The Cincinnati Bengals informed restricted free agent linebacker Emmanuel Lamur that they're applying a second-round tender this season. The move significantly increases Lamur's compensation number to $2.356 million and rewards the Bengals with a second-round draft pick if another team signs Lamur to an offer sheet and the Bengals refuse to match.
Soon after these reports surfaced, there was an obvious (if not predictable) narrative about how the Bengals "learned their lesson" after losing Andrew Hawkins last year.
Paul Dehner Jr, the beat writer for the Cincinnati Enquirer, writes:
Last year, the Bengals attempted to save what was then a difference of $756K in offering Andrew Hawkins the lowest tender instead of a second-round deal. The Browns swooped in and cleverly structured the contract to be one Cincinnati wouldn't match and poached the receiver for nothing, well, outside of $13 million. He ended up leading Cleveland in receiving, while the Bengals were decimated by injuries and in need of a playmaker at wideout down the stretch.
Coley Harvey with ESPN agrees:
It's a clear sign the front office learned from its mistake last March of offering a low-round tender to receiver Andrew Hawkins, who subsequently was poached away when the Cleveland Browns out-bid the Bengals for him.
Even our blogging brethren at Stripe Hype marched to the beat of this drum, using the word "maturation" in the title.
Ultimately the team lost Andrew Hawkins to a significant, yet likely fair offer, from the Cleveland Browns. Based on Hawkins contract, which has an average salary of $3.4 million, it’s entirely possible the team would've been willing to surrender a second-round selection for Hawkins. And if they weren't, the Bengals would’ve enjoyed his services this past season, something they clearly missed. The Bengals immediately recognized their decision on Hawkins as a mistake and acted quickly in re-signing Vincent Rey before he was lost also.
Maybe everyone is right. The Bengals "lost" Hawkins due to a poor tender... Cincinnati offered an original-round tender on Hawkins with a compensation value of $1.431 million, opening the door for another team to sign Hawkins to an offer sheet. That much is true... if that's ALL we're reacting to.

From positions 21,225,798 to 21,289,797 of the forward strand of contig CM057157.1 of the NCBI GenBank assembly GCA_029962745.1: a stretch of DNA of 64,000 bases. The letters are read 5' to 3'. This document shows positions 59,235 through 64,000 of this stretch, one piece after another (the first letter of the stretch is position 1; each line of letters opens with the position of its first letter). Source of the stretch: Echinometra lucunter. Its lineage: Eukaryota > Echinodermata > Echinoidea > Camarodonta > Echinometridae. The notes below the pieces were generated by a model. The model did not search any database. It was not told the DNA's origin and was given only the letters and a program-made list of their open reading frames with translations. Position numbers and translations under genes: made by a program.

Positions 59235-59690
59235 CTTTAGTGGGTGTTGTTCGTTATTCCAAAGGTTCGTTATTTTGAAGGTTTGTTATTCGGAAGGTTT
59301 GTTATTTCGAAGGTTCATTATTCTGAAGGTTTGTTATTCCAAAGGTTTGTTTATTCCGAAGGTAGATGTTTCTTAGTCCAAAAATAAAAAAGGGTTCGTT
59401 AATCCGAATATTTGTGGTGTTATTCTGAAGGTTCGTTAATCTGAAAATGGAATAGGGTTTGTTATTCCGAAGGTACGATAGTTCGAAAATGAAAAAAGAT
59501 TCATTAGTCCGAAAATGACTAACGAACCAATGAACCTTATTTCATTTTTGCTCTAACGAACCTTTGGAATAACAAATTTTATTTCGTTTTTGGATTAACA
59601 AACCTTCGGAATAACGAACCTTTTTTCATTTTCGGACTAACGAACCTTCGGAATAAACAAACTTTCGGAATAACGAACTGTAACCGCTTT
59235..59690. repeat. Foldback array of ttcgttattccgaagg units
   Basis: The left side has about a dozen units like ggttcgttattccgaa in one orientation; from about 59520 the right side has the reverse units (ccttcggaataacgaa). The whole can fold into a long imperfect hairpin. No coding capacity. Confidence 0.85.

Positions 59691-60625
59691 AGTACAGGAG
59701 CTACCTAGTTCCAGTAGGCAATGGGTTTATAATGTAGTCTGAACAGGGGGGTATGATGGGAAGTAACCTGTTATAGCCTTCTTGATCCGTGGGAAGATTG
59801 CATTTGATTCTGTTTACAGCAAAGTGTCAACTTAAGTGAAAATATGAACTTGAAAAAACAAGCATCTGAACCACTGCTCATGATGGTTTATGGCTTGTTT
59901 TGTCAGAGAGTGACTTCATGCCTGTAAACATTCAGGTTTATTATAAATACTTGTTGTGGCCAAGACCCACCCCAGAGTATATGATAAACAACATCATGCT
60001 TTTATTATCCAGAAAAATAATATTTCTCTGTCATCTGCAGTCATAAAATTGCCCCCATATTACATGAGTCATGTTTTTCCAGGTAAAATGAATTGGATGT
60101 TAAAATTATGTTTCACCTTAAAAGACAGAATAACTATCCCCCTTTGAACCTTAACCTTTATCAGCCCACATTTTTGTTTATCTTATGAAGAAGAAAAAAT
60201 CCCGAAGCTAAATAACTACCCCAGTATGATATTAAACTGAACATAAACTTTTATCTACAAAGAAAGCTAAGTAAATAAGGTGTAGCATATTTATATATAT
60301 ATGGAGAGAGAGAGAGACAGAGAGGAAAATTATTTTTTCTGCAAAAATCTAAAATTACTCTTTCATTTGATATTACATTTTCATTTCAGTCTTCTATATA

Cleveland originally offered Hawkins to a four-year deal worth $12.2 million with $5.3 million in guaranteed money -- ESPN NFL Insider Adam Schefter reported at the time that the Bengals were actually going to match. The Browns went back to the ledgers and eventually signed Hawkins to a four-year deal worth $13.6 million with $10.8 million committed to the first four seasons and a $3.8 million roster bonus in the first year. NOTE: It probably wasn't a good idea for the Bengals to leak information that they'd match an offer that wasn't initially signed... unless they manipulated public opinion and forced the Browns to spend more, since Hawkins never appeared in their long-term plans.
The Bengals said, "meh". And why wouldn't they? Hawkins was competing for playing time against Marvin Jones and Mohamed Sanu at wide receiver, and would have fought for receptions against Giovani Bernard, Tyler Eifert and Jermaine Gresham. Hawkins was viewed as a luxury. Arguments that the Bengals could have used Hawkins this year are also misleading -- how is "learning this lesson" applicable when the whole point about Hawkins only surfaced once Bengals players were hurt. Cincinnati couldn't have predicted that Jones would be out for the entire year and that A.J. Green would spend more time in the infirmary than on the practice field? Special teams didn't suffer from Hawkins' absence (Dre Kirkpatrick became a helluva gunner) and Adam Jones is the best returner on the team, which would remain true even if Hawkins returned.
After Hawkins joined the Browns, Bengals head coach Marvin Lewis offered this:
"I don't want to let Andrew go without making note that he has been a very hard working and contributing player. He has set a great example of being a great teammate. But we're fortunate to have a lot of depth at wide receiver, and we're excited to move forward. Our leading receivers from last year will all return, and we have another group who know our system and have earned our confidence that they are ready to see more action."
Yep. He's broken up about it.
Hawkins was a big-play artist on offense but those moments were far too infrequent. Of his 35 games played in Cincinnati, Hawkins generated 50 yards or more receiving only six times -- the same number of games in which he had five receptions or more. Hawkins averaged 2.91 receptions per game against the Pittsburgh Steelers and Baltimore Ravens, with no scores and 33.6 yards per game. And when Cincinnati reached the postseason, Hawkins averaged two receptions for 14.3 yards. We have to acknowledge that play designs from former offensive coordinator Jay Gruden, and/or lack of attention from starting quarterback Andy Dalton to read his progressions, could have forced a talent-rich receiver into a mediocre light.
Despite leading the Browns in most receiving categories, Hawkins wouldn't have touched those numbers in Cincinnati.
What does this have to do with Lamur?
Simply put... when the Bengals tendered Hawkins in 2014, he was competing for playing time in the middle of Cincinnati's depth chart. Had Hawkins been given a second-round tender, locking him in a Bengals uniform, there was no guarantee that he'd play that many snaps -- and even if he did, how many receptions would he have had? Obviously the note about injuries impacts that talking point but that's not something the Bengals could project in March.
On the other hand, Emmanuel Lamur was a primary starter for Cincinnati's defense and he's projected to maintain that role in 2015.
Starter vs mid-pack depth chart guy? C'mon.